The rock defines Gibraltar.
The shape of it, instantly recognisable as you arrive by air, dictates the layout of the community that has formed in this British enclave at the tip of Spain.
The city clusters around the western edge of the territory where the land is relatively flat. On the edge of it, the sudden and steep incline of the rock itself is visible from almost every vantage point. It dominates the landscape.
It’s not inert, this rock. It is not a useless physical obstacle that Gibraltar merely works around.
It has been integrated into the history, into the culture. It holds some of the territory’s greatest natural treasures and has been a natural defence to hold it from attackers.
If not for the rock, Gibraltar would not be what it is today. It has stopped countless attempted invasions that would have led to another administration, another influence, another course of history.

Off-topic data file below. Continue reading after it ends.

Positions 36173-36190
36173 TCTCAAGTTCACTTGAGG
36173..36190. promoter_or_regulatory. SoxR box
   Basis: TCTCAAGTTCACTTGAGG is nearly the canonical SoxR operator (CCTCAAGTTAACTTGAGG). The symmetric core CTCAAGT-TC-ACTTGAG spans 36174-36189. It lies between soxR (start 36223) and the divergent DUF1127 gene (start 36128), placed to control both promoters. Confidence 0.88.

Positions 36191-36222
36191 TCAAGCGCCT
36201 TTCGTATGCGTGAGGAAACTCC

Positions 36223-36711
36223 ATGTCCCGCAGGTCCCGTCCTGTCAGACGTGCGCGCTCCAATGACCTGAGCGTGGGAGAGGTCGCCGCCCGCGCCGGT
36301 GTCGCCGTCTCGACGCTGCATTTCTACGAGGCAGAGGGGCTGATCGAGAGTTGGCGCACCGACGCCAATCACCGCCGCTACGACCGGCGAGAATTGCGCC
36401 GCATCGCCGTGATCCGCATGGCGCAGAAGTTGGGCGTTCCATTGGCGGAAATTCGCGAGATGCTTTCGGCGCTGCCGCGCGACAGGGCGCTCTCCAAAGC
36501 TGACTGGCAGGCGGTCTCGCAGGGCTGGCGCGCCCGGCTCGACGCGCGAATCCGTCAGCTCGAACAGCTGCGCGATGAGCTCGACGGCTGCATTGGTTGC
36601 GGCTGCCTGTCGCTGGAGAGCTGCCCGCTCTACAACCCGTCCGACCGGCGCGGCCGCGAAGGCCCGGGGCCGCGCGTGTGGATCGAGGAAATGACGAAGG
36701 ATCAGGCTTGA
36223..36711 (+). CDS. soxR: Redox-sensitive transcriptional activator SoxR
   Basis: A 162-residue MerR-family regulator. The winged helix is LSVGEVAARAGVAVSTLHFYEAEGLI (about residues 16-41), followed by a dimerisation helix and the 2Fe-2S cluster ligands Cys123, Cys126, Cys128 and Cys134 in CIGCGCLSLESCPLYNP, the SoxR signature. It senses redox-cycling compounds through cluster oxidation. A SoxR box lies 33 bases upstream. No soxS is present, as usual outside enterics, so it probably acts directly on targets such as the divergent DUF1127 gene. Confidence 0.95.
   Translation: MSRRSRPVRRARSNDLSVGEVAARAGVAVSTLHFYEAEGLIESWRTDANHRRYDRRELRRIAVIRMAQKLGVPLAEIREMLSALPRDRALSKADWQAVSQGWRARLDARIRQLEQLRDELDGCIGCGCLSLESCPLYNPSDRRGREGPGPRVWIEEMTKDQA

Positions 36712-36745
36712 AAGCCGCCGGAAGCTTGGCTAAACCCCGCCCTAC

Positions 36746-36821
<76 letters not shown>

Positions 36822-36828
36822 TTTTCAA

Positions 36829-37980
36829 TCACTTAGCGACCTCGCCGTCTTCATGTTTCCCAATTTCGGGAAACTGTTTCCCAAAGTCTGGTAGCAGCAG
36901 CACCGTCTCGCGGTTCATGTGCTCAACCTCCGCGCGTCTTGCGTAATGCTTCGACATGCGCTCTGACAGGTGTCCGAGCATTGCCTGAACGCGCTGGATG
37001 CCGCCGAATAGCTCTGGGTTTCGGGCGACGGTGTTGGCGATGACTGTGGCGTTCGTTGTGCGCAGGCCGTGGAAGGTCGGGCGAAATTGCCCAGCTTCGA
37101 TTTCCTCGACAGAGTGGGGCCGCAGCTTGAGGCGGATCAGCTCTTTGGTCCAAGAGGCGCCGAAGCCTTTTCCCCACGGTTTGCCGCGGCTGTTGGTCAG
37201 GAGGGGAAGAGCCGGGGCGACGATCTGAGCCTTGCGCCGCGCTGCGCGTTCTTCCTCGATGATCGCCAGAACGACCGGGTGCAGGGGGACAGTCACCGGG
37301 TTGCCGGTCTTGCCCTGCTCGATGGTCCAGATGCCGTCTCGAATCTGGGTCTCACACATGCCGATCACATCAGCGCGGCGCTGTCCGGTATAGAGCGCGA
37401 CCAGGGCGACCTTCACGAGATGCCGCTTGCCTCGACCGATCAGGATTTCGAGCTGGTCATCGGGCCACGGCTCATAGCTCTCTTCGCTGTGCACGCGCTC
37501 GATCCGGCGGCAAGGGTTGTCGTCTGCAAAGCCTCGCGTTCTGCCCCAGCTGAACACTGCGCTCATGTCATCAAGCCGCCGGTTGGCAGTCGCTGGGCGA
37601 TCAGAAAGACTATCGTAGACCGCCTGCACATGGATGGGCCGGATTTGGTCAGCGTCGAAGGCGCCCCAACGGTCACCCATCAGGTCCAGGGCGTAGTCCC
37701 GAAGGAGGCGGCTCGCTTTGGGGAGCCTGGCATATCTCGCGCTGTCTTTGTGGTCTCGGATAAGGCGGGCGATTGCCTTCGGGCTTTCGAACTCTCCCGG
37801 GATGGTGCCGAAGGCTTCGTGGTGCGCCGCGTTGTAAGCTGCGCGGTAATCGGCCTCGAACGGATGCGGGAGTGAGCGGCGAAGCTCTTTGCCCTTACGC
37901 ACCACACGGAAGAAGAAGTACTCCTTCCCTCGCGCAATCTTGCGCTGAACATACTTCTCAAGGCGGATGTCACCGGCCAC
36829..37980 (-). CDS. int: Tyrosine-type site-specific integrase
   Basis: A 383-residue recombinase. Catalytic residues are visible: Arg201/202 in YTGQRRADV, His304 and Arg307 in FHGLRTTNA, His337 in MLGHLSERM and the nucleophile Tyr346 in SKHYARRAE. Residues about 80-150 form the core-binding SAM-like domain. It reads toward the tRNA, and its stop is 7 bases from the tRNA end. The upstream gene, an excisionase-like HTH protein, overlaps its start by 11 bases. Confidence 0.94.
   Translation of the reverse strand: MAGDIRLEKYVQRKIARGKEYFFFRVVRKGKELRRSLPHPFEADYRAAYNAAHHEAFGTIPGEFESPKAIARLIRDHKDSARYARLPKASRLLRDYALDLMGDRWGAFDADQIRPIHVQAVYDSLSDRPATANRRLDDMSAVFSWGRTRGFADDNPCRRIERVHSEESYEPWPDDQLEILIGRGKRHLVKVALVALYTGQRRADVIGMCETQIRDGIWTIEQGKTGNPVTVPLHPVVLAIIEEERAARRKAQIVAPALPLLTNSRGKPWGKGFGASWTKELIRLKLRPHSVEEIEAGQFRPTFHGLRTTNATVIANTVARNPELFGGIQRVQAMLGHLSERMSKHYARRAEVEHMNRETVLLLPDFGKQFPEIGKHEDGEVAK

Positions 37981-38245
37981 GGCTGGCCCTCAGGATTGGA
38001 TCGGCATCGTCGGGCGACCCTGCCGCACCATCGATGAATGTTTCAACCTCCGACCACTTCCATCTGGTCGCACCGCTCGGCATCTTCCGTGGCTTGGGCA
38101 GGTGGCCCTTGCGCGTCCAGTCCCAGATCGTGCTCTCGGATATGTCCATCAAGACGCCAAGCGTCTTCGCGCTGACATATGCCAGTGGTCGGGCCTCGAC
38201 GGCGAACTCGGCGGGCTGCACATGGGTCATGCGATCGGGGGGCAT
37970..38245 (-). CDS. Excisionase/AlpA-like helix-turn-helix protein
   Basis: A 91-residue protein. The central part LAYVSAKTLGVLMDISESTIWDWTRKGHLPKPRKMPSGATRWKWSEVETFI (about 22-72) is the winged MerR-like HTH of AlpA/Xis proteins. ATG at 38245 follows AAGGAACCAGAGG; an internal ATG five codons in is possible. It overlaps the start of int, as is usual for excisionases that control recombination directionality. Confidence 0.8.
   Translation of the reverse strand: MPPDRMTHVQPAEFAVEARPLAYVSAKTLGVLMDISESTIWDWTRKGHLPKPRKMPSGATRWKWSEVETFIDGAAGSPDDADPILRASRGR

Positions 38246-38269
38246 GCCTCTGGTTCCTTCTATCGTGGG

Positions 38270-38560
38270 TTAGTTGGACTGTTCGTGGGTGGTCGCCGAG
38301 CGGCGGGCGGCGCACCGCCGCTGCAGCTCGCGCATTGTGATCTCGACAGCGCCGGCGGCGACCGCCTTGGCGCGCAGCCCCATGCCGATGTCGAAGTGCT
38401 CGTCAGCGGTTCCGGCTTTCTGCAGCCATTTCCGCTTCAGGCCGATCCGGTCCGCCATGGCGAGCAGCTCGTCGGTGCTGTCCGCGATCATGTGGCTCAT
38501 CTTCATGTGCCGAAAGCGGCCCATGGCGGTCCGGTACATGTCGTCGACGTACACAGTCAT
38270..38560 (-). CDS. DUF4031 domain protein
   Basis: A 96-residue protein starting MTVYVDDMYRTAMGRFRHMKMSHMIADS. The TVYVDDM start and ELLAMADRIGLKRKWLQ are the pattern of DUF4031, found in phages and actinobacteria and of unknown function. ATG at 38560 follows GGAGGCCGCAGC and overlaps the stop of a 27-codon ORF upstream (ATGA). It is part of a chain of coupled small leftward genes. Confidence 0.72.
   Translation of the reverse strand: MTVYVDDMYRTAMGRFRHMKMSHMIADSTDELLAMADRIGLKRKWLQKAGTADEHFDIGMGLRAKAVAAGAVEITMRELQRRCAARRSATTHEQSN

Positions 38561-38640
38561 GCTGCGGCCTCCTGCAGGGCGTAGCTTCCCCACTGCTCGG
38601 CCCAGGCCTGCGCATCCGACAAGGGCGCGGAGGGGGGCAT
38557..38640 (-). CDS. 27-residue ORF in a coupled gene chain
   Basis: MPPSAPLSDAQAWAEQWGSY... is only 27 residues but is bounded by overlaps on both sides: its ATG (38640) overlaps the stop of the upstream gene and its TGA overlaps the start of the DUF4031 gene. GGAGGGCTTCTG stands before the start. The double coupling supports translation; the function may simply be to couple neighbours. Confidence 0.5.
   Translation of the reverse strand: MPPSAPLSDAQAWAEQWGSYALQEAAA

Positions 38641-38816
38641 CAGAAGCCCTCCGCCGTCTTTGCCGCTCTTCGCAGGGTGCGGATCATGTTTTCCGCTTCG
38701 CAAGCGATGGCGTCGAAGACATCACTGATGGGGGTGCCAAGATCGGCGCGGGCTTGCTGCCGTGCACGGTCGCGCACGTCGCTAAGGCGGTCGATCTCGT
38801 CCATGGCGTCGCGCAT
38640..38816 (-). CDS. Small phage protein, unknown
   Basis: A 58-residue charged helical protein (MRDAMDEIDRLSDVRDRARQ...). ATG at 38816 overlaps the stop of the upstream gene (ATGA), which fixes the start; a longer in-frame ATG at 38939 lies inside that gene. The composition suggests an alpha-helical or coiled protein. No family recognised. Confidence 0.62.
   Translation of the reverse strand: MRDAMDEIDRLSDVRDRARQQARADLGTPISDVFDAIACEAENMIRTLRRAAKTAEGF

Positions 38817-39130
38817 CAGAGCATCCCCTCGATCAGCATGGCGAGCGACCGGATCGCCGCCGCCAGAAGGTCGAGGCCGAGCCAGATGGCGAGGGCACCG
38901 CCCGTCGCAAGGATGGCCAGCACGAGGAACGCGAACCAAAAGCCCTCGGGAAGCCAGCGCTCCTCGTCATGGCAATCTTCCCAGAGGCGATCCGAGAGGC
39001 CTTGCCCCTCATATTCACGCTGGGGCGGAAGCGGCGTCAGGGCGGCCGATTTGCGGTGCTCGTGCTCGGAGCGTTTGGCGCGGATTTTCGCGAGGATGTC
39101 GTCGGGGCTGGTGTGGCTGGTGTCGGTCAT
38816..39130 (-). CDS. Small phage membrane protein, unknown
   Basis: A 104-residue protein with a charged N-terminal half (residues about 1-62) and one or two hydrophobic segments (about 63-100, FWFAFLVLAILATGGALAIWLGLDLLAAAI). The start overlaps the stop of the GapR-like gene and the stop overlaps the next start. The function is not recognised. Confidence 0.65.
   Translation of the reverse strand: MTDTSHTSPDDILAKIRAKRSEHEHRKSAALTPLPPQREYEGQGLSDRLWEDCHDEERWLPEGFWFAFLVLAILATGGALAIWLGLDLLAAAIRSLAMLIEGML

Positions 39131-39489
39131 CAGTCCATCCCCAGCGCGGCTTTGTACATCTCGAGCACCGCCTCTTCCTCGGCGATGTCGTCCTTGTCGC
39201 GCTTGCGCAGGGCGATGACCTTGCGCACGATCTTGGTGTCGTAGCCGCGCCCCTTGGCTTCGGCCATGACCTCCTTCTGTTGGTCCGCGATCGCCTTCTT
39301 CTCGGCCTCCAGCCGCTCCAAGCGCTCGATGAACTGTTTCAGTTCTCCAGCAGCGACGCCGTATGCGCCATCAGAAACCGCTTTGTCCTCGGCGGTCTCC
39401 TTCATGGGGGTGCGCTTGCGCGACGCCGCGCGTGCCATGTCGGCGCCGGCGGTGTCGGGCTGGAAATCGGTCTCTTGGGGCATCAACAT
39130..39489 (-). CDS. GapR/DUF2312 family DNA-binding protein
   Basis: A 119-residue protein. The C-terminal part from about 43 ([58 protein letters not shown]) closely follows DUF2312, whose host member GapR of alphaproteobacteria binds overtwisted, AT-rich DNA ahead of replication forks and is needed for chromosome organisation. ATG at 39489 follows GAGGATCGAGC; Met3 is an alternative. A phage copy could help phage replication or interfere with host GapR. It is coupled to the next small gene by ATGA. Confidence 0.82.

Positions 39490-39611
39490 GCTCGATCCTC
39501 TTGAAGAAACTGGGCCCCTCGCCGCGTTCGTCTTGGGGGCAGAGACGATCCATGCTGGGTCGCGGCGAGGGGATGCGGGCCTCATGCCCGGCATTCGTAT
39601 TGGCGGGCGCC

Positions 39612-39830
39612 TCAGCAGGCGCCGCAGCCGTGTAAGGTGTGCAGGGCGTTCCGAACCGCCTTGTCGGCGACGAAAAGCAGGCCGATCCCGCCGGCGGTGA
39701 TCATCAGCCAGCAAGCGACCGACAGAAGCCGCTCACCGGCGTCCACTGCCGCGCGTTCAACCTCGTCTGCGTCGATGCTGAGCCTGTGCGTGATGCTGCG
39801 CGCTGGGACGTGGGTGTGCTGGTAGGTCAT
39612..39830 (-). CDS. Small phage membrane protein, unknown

For the visitors today who don’t have to fight their way in, the rock offers many of the highlights of a trip to Gibraltar. The rock is welcoming and generous to those it sees as friends.
While the city itself and the coastline are also important parts of a visit to Gibraltar, I would like to concentrate on the rock and tell you more about the opportunities it presents.
I would recommend setting aside an entire day to explore it and see the different sides to its character.
If you have your own vehicle, you can drive around most of it. Gibraltar’s taxi drivers will more than happily take you on a tour (it’s not like they’re doing particularly long trips otherwise).
There is a cable car that goes to the top but there’s often a long line to use it. You may want to save some time by buying a ticket in advance here.
Or you can even walk up and across the rock. That’s the way I decided to approach it – although I would only recommend this if you’re reasonably fit because there’s a lot of uphill.
You can do a loop in either direction that takes you to all of the most important sites. The views and the natural landscapes you’ll get throughout it all.